My own pilot study: Microwaves’ effectiveness in increasing compliance with vision training
The solution was there, sitting in the corner of the kitchen all along. My microwave timer has saved patching. The obtrusive but helpful-in-a-pinch black box has also helped salvage the vision therapy we do at home. Cue an annoying series of loud, celebratory beeps!
It makes sense. The only reason women endure childbirth is because we know that it will end in a few (okay, maybe 32) hours. It’s a relatively short timetable. This is why, at the Cape Cod Bay Basketball Camp, I managed to swallow suffering and push myself to the limit of heat exhaustion and muscle failure during drills on sizzling hot blacktop that threatened to melt the soles of my black Nike hightops. It’s how I now carry my giant toddler home from the park down the street, when we’re running behind which is always, even when my arm is about to detach and my grimace nearly devours my face. The end is in sight.
Over recent weeks, Stella did her best to refuse to patch. Which meant I spent all day trying to eek out small periods of patching in order to accumulate two hours’ worth. But last week, the answer suddenly came to me. I took her hand and led her to the holy shrine of now-passe cooking technology that is the microwave, and said, “It’s patching time. So we’re going to set the timer for 90 minutes, and when the timer beeps, you can take it off yourself!” I said it the way you would say, oh, “We’re going to Disney World right now. When this timer goes off, you can eat ice cream while riding the tea cups with Mickey Mouse!” As if Tinkerbell had cast a magic spell, Stella quietly allowed me put the patch on the glasses and place them on her face without any fight or resistance or complaint whatsoever. It has been working ever since. Trust me this is just as miraculous as, say, seeing Jesus in a piece of toast.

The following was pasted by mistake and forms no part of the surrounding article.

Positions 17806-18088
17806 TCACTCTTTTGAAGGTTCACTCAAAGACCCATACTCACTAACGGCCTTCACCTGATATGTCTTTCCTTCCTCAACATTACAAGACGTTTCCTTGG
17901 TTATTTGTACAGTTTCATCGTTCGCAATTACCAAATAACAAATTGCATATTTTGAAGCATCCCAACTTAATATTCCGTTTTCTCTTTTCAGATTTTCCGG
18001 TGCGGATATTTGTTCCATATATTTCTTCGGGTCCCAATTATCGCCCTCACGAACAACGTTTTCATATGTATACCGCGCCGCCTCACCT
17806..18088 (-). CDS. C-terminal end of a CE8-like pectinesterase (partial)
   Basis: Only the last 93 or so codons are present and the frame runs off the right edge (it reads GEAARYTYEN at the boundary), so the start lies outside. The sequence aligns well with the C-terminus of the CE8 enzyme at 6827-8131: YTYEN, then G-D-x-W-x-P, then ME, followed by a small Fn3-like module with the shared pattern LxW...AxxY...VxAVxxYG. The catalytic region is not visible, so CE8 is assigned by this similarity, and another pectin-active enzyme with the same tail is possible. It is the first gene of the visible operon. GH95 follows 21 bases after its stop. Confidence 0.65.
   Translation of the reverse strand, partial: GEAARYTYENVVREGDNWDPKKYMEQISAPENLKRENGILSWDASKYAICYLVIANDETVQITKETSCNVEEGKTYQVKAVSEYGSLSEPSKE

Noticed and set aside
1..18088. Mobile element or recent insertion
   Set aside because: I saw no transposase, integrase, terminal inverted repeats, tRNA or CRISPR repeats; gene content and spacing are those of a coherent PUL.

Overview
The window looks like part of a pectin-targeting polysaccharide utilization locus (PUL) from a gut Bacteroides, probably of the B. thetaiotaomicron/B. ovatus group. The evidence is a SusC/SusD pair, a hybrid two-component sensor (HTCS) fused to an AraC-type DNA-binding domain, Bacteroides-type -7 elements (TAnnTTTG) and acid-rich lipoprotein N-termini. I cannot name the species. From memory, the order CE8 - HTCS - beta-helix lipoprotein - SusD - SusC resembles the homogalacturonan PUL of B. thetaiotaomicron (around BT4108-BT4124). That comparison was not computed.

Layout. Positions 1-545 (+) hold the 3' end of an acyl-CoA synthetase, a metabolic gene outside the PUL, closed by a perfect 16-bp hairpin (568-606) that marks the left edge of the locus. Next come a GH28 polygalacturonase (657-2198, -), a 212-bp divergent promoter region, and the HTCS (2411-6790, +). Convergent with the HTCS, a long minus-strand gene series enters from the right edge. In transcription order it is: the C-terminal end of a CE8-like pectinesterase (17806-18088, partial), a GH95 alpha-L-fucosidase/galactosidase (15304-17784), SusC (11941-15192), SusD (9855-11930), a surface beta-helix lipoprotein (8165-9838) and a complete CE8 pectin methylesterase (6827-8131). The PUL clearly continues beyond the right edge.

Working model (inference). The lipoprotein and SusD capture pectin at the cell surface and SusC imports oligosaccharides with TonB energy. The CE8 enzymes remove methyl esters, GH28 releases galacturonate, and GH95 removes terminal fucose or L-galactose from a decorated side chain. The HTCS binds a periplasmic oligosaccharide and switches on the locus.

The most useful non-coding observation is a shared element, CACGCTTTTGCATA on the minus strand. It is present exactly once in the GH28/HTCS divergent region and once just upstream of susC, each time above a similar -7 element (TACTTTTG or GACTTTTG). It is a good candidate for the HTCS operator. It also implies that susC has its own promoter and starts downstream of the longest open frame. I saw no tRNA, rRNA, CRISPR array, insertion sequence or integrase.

So yesterday I tried applying this super brilliant countdown strategy to vision therapy. We are currently only doing very physical, “vestibular” activities (spinning, rolling, etc.), and they go fast (you know, when they go). I turned into Jack Bauer, set the timer for 15 minutes, and informed Stella that we had to do four eye games before the timer went off. I told her this with the urgency of a counter-terrorist expert called in to thwart an impending explosion. Only my voice was much, much higher, more enthusiastic. It helped! Though by about 10 minutes, we were significantly derailed by someone’s whining and avoidance tactics. So, I’ll split “eye games” up into two 10-minute sessions, spread apart, and see how it goes. Aaaaaand that sentence shows clearly how such mind-numbing minutia has officially taken over my life. Hey, we do what works, and you’ve got to celebrate the little triumphs (our children’s and our own), right? RIGHT? [Insert guzzle of wine directly from the bottle.]
Please excuse me while I go high-five Stella and snuggle with the microwave.